COVID-19 in Patients with Inflammatory Arthritis: A Prospective Study on the Effects of Comorbidities and DMARDs on Clinical Outcomes
OBJECTIVE:To characterize the hospitalization and death rates among patients with inflammatory arthritis affected by COVID-19 and to analyze the associations between comorbidities and immunomodulatory medications and infection outcomes. METHODS:Clinical, demographic, maintenance treatment, and disease course data and outcomes of individuals with inflammatory arthritis (IA; rheumatoid arthritis and spondylarthritis) with symptomatic COVID-19 infection were prospectively assessed via web-based questionnaire followed by individual phone calls and electronic medical record review. Baseline characteristics and medication use were summarized for hospitalized and ambulatory patients, and outcomes were compared for each medication class using multivariable logistic regression. RESULTS:A total of 103 patients with IA were included in the study (n=80 confirmed and n=23 highly suspicious for COVID-19). Twenty-six percent of participants required hospitalization, and 4% died. Patients who warranted hospitalization were significantly more likely to be older (P<0.001) and have comorbid hypertension (P=0.001) and chronic obstructive pulmonary disease (P=0.022). IA patients taking oral glucocorticoids had a higher likelihood of being admitted for COVID-19 (P<0.001) while those on maintenance anti-cytokine biologic therapies did not. CONCLUSION/CONCLUSIONS:In patients with underlying IA, COVID-19 outcomes were worse in those receiving glucocorticoids but not in patients on maintenance anti-cytokine therapy. Further work is needed to understand whether immunomodulatory therapies affect COVID-19 incidence.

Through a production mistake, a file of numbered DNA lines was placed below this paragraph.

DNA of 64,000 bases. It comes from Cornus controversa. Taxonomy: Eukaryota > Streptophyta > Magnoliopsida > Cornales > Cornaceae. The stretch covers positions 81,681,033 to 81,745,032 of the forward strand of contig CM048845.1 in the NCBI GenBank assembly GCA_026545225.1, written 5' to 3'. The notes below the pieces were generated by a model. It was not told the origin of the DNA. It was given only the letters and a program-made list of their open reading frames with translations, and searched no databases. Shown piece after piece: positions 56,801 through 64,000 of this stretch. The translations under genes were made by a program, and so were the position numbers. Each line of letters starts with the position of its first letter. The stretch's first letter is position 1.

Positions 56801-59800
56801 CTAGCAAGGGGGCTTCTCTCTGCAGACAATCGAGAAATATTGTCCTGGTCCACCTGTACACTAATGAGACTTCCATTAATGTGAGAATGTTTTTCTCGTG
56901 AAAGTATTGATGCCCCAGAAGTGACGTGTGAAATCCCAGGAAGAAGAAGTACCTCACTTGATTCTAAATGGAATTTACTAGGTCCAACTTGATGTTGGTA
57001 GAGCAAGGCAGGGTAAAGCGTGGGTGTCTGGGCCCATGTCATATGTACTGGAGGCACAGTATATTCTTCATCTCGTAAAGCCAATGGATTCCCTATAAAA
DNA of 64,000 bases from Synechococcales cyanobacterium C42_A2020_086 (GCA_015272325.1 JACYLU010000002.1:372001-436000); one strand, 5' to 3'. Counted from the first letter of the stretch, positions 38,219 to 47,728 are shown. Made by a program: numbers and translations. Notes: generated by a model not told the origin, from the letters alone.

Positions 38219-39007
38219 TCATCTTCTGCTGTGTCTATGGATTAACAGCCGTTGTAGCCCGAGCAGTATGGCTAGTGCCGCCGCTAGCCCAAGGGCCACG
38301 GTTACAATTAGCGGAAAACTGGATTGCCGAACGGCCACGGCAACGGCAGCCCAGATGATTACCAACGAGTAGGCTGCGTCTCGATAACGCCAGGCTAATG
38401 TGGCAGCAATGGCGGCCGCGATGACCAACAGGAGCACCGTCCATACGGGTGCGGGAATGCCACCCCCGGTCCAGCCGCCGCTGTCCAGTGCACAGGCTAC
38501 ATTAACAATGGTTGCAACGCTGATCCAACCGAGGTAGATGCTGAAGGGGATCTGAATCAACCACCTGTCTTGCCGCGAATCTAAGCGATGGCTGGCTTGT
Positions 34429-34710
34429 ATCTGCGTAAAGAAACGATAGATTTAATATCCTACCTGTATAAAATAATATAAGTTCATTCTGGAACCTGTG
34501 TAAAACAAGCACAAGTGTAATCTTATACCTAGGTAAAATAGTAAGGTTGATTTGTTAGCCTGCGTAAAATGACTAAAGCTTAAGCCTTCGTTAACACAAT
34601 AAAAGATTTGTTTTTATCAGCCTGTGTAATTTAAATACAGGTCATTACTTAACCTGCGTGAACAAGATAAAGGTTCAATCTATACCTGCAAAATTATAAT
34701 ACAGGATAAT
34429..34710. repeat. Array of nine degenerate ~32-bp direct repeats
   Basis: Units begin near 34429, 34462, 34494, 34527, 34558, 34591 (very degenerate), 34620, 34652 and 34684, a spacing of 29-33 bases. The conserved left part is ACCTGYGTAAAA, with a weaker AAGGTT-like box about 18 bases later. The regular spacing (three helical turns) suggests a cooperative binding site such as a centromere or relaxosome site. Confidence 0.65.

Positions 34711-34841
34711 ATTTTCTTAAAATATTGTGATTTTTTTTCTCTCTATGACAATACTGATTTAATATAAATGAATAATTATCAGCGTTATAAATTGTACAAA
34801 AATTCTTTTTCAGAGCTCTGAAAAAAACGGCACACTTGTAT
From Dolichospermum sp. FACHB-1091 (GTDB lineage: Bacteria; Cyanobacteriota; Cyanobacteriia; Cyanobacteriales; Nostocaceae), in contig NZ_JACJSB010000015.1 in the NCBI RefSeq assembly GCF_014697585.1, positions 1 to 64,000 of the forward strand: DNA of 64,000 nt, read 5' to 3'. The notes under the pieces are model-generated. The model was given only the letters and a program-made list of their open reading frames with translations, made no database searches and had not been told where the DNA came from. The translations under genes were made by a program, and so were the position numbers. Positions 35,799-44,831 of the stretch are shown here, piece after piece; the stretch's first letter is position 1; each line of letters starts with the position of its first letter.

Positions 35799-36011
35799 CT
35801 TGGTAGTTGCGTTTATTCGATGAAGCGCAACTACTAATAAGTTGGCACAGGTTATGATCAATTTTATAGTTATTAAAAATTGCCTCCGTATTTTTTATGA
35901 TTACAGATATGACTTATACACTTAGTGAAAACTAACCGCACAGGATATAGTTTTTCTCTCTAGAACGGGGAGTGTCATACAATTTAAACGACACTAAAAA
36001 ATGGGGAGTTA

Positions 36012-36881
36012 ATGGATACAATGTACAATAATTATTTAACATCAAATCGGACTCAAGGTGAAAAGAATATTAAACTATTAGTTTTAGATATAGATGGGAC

IL-17 Inhibition in Spondyloarthritis Associates with Subclinical Gut Microbiome Perturbations and a Distinctive IL-25-Driven Intestinal Inflammation